These are scary times to be a consumer of financial news. There’s no shortage of talking heads predicting that a recession is coming in 2023. The only question — they would have you believe — is whether it will land soft or hard.
I’m an optimist. I see silver linings in storm clouds. However, it doesn’t hurt to be ready for all possibilities. There will continue to be winning investments out there if the economy takes a hit next year. Three stocks I’m looking at to weather the potential storm are O’Reilly Automotive (ORLY), Netflix (NFLX), and Rent-A-Center (RCII).
A retailing bulwark when money’s tight is auto parts. We’re not going to buy new cars when the economy is running on a flat tire, and that means we invest in maintaining our existing vehicles to keep running. O’Reilly Automotive is a niche giant with more than 5,900 stores.
It’s an all-weather winner. This will be the 30th consecutive year of positive comps for O’Reilly, and those steady gains stack up. The 7.6% increase in comps it posted in its latest quarter is actually a 31.2% gain from where it was in the third quarter of 2019. How many retailers do you know of whose store-level sales are 31% ahead of pre-pandemic levels?
Crack open the hood and the story gets even better. Just as O’Reilly shoppers are taking care of their rides, the retailer itself is making sure that it’s running on nearly all cylinders. The only engine knock here is its high debt in an environment of rising rates, but no stock is perfect. It’s also good for the money.
O’Reilly is a cash machine, and it’s not afraid to improve its profitability on a per-share basis by gnawing away at its share count. It has repurchased $3 billion of its stock so far this year, stretching its streak of lowering its share count to 12 years. There’s no dividend here, but you have to admire a thriving recession-resistant winner that has cut its share count by more than half since 2010.
A streaming service may seem like more of a luxury than a necessity, but Netflix offers the binge-worthy creature comforts that more than 223 million homes worldwide crave at the end of the day. There may not seem to be much of a moat in the wide universe of video entertainment, but Netflix always seems to be the place with the shows and movies that everyone is talking about.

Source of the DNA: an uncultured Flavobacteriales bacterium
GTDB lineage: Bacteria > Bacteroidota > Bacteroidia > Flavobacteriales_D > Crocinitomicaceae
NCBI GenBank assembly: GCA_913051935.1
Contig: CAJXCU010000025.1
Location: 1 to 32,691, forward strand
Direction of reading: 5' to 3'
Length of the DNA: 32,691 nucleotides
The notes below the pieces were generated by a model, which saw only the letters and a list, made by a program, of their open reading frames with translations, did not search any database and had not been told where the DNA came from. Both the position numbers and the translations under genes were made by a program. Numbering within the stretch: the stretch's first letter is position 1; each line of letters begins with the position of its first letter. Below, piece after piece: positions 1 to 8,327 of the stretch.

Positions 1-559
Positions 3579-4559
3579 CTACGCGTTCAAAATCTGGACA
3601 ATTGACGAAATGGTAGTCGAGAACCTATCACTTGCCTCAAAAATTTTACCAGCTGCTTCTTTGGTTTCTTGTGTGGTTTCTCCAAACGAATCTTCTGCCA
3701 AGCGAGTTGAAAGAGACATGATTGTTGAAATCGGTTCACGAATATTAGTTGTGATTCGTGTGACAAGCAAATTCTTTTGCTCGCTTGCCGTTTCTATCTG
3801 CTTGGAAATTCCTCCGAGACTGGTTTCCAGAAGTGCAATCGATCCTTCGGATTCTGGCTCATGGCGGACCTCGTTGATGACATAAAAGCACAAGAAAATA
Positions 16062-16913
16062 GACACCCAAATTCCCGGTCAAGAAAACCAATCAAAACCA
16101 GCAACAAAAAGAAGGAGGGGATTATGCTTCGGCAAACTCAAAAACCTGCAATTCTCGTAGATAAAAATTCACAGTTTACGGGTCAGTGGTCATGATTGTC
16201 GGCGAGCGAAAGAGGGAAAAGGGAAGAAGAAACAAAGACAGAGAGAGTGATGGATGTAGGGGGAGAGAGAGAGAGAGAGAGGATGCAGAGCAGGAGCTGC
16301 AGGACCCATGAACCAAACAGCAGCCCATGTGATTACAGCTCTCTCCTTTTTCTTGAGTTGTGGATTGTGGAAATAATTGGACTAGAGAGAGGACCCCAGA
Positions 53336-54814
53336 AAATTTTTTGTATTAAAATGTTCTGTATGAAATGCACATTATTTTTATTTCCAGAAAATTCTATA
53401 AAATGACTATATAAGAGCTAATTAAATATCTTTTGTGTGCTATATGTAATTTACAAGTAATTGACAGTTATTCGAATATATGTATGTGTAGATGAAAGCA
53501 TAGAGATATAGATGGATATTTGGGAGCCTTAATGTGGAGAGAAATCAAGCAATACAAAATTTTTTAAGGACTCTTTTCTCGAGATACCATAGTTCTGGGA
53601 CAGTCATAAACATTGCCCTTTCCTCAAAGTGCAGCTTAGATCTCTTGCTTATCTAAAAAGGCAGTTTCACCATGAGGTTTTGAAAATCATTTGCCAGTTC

Netflix is also conveniently positioned for a downturn. After years of rate hikes — six over the past nine years — the platform finally gave cash-strapped viewers a break. It recently introduced an ad-supported plan, which at $6.99 a month is 30% cheaper than its basic $9.99-a-month subscription.
Giving viewers willing to put up with marketing missives a price break may seem like a desperate move, but that’s not the case here. Netflix expects to make at least $3 a month in ad revenue from each of those users. With folks likely spending even more time streaming Netflix at home during a recession, there will be more sponsored spots. Advertisers that have struggled to get in front of Netflix subscribers finally have a way to reach them, and they will pay a premium for that juicy audience.
Finally we have Rent-A-Center. An economic slowdown typically leads to the tightening of consumer credit, and that drives folks who can’t afford to buy furniture, electronics, and other home essentials up front to the rental options offered at Rent-A-Center.
This hasn’t been a good year for Rent-A-Center. The stock has been roughly cut in half in 2022. It has posted back-to-back quarters of double-digit percentage declines in revenue. Rent-A-Center acquired lease-to-own specialist Acima two years ago as a way to beef up its e-commerce platform and point-of-sale support for digital transactions, but as with many retail concepts, it’s been a struggle to woo shoppers in an inflationary climate.
Craig-Hallum analyst Alex Fuhrman is still initiating coverage of the stock on Monday with a bullish rating. He sees Rent-A-Center thriving in the next economic cycle. The stock’s 5.8% yield could also prove compelling to income investors.
If you’re worried about what to invest in during a recession, O’Reilly Automotive, Netflix, and Rent-A-Center are a good place to start — now — before other investors get the same idea.
— Rick Munarriz46-Year-Old CEO Bets $44.2 Billion on One Stock [sponsor]
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Source: The Motley Fool